Ethical consumerism with Ana Santi
Like you, like author Ana Santi, we worry about the environmental and social impact of the clothes we buy. So, as champions of slow fashion and making nightwear that lasts, Yawn was thrilled to publish an extract from Ana’s new book, Three Things to Help Heal the Planet. The book is a collection of 21 essays from global experts on how we can come together and make simple changes to our lives to help safeguard the future of our planet. Below, is an extract from Ana’s introduction to the chapter “Wear”, featuring essays from Eshita Kabra Davies, the founder of fashion rental app By Rotation; journalist Tamsin Blanchard; and designer Christopher Raeburn.
Three Things to Help Heal the Planet - excerpt
‘My Barbie was always the best dressed. Unlike my friends’ dolls, she had a stylist: my grandmother. Irene was a seamstress and ran her couture business from home, in a lofty garage. Growing up in Brazil, my sister and I would mingle with her all-female staff – listening to their gossip, joining in the raucous laughter and hiding under the sewing machines. With the fabric scraps of her clients’ dresses, Irene would create extravagant, miniature versions for our dolls.
Irene’s love of clothes extended to her own wardrobe. Every year, she’d treat herself to a new skirt and my grandad would mark its debut with trademark theatrics. He’d announce Irene to us, who would slowly walk down the “catwalk” – a marbled staircase to the living room – throwing back her Elnett-sprayed head in a cackle of laughter, her face brilliantly made-up.
Irene had an appreciation for beauty and an understanding of craft. She cherished what she bought and made; nothing was disposable because she knew what it took to make a well-cut dress.
Many years later, I became a fashion journalist – and accumulated more clothes in a few years than Irene did in a lifetime. Packing up my wardrobe to move house once, I counted 22 pairs of jeans. From high-waisted to flared silhouettes and skinny cuts – in all washes and colours. Today, more than 100 billion pieces of clothing are produced each year, with 57% per cent ending up in landfill.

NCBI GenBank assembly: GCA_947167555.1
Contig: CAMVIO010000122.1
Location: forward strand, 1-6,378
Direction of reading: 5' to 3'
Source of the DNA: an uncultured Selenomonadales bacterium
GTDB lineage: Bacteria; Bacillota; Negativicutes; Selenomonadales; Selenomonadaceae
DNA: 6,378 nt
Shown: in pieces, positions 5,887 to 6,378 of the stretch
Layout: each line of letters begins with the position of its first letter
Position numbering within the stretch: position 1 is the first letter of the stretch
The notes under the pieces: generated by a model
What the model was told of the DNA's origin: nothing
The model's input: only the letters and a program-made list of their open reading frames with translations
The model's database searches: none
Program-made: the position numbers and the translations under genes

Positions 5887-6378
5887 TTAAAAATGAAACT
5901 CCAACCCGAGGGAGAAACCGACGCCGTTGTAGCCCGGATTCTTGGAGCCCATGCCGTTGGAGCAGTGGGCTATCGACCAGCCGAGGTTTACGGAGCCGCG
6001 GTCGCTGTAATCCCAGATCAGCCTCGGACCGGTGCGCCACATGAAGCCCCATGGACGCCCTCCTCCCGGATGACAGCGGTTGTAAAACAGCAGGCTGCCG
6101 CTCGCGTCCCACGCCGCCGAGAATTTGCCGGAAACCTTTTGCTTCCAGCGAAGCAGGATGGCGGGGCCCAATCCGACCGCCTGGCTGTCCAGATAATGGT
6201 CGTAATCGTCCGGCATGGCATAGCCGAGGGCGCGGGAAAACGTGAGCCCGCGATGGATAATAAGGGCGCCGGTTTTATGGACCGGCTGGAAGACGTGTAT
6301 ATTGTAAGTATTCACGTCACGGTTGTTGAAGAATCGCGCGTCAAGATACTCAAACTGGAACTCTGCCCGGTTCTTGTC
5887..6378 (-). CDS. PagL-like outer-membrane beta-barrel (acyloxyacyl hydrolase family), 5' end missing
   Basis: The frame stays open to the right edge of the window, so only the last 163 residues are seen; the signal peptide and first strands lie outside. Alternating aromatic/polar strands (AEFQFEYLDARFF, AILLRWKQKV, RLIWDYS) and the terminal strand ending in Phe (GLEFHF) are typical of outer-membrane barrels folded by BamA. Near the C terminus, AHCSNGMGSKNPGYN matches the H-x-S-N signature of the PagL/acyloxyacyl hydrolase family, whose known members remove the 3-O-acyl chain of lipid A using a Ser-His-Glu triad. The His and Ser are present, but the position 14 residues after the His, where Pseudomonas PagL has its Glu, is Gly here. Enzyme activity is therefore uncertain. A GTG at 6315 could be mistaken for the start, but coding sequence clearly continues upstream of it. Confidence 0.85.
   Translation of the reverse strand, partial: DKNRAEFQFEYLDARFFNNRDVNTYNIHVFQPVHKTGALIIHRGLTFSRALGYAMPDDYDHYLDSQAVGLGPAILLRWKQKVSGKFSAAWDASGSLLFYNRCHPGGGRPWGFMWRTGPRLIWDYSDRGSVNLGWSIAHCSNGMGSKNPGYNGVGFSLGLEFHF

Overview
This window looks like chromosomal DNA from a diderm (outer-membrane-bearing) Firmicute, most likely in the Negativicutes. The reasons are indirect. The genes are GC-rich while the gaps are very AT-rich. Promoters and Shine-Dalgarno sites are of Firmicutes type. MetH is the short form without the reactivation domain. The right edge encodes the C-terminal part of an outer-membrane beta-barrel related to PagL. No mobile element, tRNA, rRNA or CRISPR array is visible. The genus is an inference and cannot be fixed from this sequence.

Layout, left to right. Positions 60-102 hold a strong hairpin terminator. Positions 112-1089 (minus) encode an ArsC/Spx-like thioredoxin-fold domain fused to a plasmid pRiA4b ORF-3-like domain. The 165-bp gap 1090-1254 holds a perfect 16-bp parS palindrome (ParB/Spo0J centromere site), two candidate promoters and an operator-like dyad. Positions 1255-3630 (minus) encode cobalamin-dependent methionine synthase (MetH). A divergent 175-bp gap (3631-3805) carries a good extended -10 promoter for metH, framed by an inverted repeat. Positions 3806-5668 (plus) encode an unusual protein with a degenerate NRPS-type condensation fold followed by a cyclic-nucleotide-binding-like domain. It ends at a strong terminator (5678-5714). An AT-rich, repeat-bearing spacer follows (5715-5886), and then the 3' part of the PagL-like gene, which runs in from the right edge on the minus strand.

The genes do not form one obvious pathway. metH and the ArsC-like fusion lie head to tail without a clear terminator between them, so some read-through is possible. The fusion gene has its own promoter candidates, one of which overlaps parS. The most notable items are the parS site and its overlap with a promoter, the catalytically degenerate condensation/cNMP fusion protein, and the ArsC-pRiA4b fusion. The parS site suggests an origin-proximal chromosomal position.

When I began my journalism career as a news reporter, my beats included ethical fashion (an area so tiny I could count my contacts on one hand) and the fast-growing, industry darling “value” sector (in other words, the least expensive brands). They were completely at odds with each other. One was about interpreting catwalk trends at the blink of an eye for a fraction of the price. The other was championing Fairtrade principles and organic cotton. One was fast, the other slow. And one was definitely the frontrunner. New dresses, coats, shoes – they were appearing as if out of nowhere, quicker than we could wear them. Luckily, they were cheap as chips!
But someone, somewhere was – is – getting a raw deal. In 2013, the Rana Plaza factory in Bangladesh, which produced clothing for many global fashion retailers, collapsed, killing 1,134 people. It was a wake-up call, shining a light on the appalling and dangerous working conditions of the people who make our clothes. The people we never see, the people we never think about. Lack of transparency in fashion supply chains is not limited to fast fashion brands; by no means does expensive equate to saintly status.
I’m not going to write a list of good and bad brands, for three reasons. One, there is no such thing. Even Yvon Chouinard, founder of Patagonia, says so, preferring the term “responsible” to “sustainable”, but there are many well-known brands and retailers from which I would no longer ever purchase. Two, that would suggest our work is done: it’s not, and we must continue to hold brands to account. Three, I’d be taking away the thrill of the hunt; of discovering new brands, new businesses transforming the way we dress, new technology and new ways to challenge the meaning of “new”.
Instead, I’ll say this. Next time you decide to buy a pair of jeans, check you don’t already own a similar style – and, if you do, fall in love with it all over again by shopping from your own wardrobe first. If it’s a standout, seasonal silhouette you're after, ask yourself if you’ll really wear it beyond next season. And if not, try renting it instead. Whether it’s to satisfy a need or a whim, do your research before you part with money.
Few of us buy clothes because we need to. Fashion is nothing if not fun. The thrill of a new purchase, season-defining silhouette and dress that garners a hundred compliments – my gran felt them all, without accumulating all those jeans. We do have to give up some things. We have to buy fewer clothes. We have to question where we buy them from. We have to embrace new ways of expressing ourselves through fashion.
But we don’t have to give up on the thrill.’
Three Things to Help Heal the Planet is out now